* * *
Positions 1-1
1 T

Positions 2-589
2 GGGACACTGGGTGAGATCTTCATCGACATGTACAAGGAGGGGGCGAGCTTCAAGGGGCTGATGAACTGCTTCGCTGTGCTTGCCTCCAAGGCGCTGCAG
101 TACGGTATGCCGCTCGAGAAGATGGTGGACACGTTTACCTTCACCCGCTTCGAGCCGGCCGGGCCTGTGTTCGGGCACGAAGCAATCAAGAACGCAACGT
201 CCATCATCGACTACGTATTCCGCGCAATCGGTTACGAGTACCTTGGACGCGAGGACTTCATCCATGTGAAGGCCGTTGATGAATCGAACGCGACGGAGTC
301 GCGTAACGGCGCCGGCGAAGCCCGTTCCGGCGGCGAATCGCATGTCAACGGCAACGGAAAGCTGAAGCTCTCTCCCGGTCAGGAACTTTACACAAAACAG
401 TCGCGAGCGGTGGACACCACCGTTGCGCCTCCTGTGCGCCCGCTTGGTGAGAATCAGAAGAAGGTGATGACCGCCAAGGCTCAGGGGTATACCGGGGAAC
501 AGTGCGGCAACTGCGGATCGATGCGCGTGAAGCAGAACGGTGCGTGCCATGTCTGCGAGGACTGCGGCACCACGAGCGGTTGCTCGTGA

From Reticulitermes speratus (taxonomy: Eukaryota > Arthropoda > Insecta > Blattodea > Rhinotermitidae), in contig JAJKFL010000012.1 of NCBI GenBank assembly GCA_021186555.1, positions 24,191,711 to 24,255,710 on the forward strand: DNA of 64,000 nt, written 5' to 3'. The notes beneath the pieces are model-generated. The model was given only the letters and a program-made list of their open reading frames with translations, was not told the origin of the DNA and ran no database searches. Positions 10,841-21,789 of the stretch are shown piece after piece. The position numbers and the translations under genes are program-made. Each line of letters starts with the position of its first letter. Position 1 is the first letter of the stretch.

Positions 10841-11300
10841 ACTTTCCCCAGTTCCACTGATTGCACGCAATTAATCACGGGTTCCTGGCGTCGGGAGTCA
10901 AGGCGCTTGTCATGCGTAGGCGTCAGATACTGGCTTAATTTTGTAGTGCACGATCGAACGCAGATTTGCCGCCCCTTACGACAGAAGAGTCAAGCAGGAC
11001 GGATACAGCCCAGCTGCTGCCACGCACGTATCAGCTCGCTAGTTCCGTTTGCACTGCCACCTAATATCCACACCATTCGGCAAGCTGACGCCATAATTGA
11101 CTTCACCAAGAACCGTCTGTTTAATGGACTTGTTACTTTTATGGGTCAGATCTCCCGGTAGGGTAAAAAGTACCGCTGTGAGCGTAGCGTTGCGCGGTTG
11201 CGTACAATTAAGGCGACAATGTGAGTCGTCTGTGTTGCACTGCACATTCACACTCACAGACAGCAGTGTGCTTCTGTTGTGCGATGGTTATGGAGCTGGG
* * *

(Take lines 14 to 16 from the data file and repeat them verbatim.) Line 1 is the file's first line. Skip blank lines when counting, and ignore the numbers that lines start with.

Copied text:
11001 GGATACAGCCCAGCTGCTGCCACGCACGTATCAGCTCGCTAGTTCCGTTTGCACTGCCACCTAATATCCACACCATTCGGCAAGCTGACGCCATAATTGA
11101 CTTCACCAAGAACCGTCTGTTTAATGGACTTGTTACTTTTATGGGTCAGATCTCCCGGTAGGGTAAAAAGTACCGCTGTGAGCGTAGCGTTGCGCGGTTG
11201 CGTACAATTAAGGCGACAATGTGAGTCGTCTGTGTTGCACTGCACATTCACACTCACAGACAGCAGTGTGCTTCTGTTGTGCGATGGTTATGGAGCTGGG